Escuelas Nacionales de Arte de Cubanacán

Photo by Can Sarica.

Escuelas Nacionales de Arte de Cubanacán is part of the Tentative list of Cuba in order to qualify for inclusion in the World Heritage List.

The set of buildings comprising the National Schools of Art, created in 1962, constitutes one of the most outstanding examples of contemporary Cuban architecture, with an acknowledged artistic value, reuniting testimonial values stemming from the historic moment in which it was built to serve as a training school for artists and is considered the most advanced example of an all-encompassing and multidisciplinary pedagogical and artistic project.

Map of Escuelas Nacionales de Arte de Cubanacán

Load map

The coordinates shown for all tentative sites were produced as a community effort. They are not official and may change on inscription.

Community Reviews

Write a review


Turkey - Canada - 11-Apr-24 -

Escuelas Nacionales de Arte de Cubanacán (T) by Can SARICA

The National Art Schools stand as remarkable architectural marvels, embodying the utopian optimism and revolutionary exuberance of the early years of the Cuban Revolution. Consisting of five distinct school building complexes dedicated to music, ballet, modern dance, plastic arts, and dramatic arts, these structures were designed by three visionary architects—Porro, Gottardi, and Garatti—using organic Catalan-vaulted brick and terra-cotta construction techniques. Their history is poignant and worth exploring on Wikipedia before your visit.

I was quite surprised to learn that only three members of have visited this site, despite it being on the tentative list for over 20 years. In contrast, Old Havana has been visited by 332 members as of the writing of this review. During my visit, I explored the School of Ballet and took a brief look at the School of Music and School of Plastic Arts from the outside. I paid 10,000 pesos (equivalent to $30 USD) to a taxi driver to take me to the School of Art, wait for me there for 30-60 minutes, and then drive me to Fusterlandia. On the return trip, I paid another taxi driver 7,000 pesos to take me back to Havana from Fusterlandia.

Initially, I attempted to visit the School of Plastic Arts. The taxi driver dropped me off at the entrance gate east of the school. Unfortunately, I was unable to gain entry like Zoe did, as the individual at the gate stopped me. It may have been due to the fact that it was a Saturday and there was no one around except me. Despite offering some extra money, I was asked to obtain permission from the Ministry of Culture to visit the building. Consequently, I only took exterior photos of the School of Plastic Arts from outside the fences.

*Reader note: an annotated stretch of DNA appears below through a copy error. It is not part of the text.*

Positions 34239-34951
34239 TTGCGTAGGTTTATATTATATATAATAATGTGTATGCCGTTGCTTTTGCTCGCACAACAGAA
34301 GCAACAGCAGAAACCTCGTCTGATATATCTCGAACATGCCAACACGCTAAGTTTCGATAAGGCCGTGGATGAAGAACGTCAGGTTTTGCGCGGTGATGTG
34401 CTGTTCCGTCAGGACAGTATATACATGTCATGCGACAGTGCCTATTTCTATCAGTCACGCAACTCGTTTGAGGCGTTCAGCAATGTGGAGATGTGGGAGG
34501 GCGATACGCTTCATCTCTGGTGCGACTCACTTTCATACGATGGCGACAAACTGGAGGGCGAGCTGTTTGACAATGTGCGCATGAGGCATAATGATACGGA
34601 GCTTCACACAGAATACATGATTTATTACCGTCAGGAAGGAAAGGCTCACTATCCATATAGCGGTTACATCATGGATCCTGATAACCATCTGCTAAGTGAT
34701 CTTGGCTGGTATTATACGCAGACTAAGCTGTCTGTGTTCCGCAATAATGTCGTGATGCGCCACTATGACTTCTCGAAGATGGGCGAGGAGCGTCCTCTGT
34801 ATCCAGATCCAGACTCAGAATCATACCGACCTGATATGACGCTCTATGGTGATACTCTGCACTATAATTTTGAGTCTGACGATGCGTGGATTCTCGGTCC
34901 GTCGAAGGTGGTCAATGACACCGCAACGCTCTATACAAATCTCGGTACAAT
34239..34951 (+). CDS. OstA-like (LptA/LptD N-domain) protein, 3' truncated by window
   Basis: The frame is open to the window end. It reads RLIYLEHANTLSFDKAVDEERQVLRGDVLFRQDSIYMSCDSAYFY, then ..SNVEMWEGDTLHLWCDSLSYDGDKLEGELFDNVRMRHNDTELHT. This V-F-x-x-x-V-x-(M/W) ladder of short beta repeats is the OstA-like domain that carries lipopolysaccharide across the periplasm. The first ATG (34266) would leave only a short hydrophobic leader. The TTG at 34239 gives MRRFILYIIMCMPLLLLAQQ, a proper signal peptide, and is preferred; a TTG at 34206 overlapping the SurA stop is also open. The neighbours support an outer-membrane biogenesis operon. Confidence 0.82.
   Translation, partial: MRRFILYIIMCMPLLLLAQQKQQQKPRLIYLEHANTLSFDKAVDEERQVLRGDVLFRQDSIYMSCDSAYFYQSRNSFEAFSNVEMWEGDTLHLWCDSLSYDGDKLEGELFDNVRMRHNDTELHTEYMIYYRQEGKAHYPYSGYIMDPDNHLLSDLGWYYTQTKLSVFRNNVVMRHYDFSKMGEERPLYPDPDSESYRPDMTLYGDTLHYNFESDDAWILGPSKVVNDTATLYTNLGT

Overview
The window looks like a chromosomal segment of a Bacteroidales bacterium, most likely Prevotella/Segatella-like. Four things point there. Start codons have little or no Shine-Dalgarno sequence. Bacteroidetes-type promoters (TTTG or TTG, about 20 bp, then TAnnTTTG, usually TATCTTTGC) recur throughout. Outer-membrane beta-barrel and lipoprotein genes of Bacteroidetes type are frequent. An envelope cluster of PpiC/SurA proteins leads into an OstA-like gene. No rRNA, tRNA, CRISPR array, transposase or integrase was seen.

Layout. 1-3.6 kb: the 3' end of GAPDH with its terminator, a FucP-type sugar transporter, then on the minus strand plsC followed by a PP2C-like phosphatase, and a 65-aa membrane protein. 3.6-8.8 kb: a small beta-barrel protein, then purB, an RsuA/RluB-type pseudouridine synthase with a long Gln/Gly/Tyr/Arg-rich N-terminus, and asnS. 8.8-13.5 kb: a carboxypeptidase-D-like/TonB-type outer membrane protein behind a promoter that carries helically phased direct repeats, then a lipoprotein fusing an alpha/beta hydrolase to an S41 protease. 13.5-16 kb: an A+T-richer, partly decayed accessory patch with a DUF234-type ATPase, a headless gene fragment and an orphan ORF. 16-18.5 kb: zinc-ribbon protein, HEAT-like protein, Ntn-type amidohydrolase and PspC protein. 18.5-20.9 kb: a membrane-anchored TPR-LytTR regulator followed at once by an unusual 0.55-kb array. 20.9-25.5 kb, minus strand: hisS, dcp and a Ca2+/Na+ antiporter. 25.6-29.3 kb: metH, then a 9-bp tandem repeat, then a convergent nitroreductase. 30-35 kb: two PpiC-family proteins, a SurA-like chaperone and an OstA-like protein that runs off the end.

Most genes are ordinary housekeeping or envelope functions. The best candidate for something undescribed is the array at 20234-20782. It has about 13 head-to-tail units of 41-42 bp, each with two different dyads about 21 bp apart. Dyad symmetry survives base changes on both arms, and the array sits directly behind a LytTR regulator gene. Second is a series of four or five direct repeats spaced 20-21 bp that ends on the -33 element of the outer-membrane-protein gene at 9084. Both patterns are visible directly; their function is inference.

Subsequently, the taxi driver took me to the School of Ballet, where the entrance is located slightly east of the Embassy of UAE. The fences here were broken, allowing easy access without any guard control. I spent approximately twenty minutes there taking photographs. I also observed the School of Music from the exterior. Although it was possible to cross the bridge and peek inside the School of Music, I refrained due to time constraints.

I believe that once inside the fences, one can easily visit all five building complexes. It seems that the fences primarily surround the main campus rather than separating individual buildings.

The visit felt more akin to an exploration you might find on rather than a traditional World Heritage site tour. The school, left unfinished and abandoned long ago, is now engulfed by tropical forest. While it undoubtedly possesses outstanding universal value, its current state is far from presentable and likely to remain unchanged. Despite this, my overall experience was highly positive. I felt a connection to the architects' vision and the enthusiasm of Fidel and Che in endorsing these ambitious plans. I wholeheartedly recommend this attraction to travelers who enjoy off-the-beaten-path adventures, particularly those fascinated by architecture or revolutionary history.

Zoë Sheng

Chinese-Canadian - 03-Feb-21 -

Escuelas Nacionales de Arte de Cubanacán (T) by Zoë Sheng

I'm biased towards great architecture (coming second after nature) and the National Schools of Art is no exception. Also, don't you just love a site that you can park right in front even in a country's capital, walk in and look around for 30-60 minutes and move on? Well then this site is for you. The guard did ask me if I study here because I walked in with my camera but he didn't really care as long as you seem nice and tell them what you are doing.

You can already see the brick domes peaking over the walls. I was hoping for something great, and while I wasn't disappointed with the marvelous designs, the bad news is that this place is pretty much on it's last leg. Built between 1961-65 and still incomplete of what it was intended to be like, it hasn't received funding to restore and maintain any of it's building in a long time. There was recently been some discussions of rescuing the schools but discussion lead to nothing because some people do not want to open the school to international students and others are afraid of privatization (this is communism after all). To sum it up, it doesn't look good.

A very enjoyable walk around campus, and if the Mexico City university is a WHS so I think this should easily get onto the list too. It does need to update it's criteria a little because it sounds more like a intangible cultural heritage at the moment and doesn't focus enough on the architecture that is supposed to encompass the schools and it's students.

Community Likes


Full Name
Escuelas Nacionales de Arte de Cubanacán
Structure - Science and Education
2024 Added to Tentative List

The site has 1 locations

Escuelas Nacionales de Arte de Cubanacán (T)


Community Members have visited.

WHS 1997-2024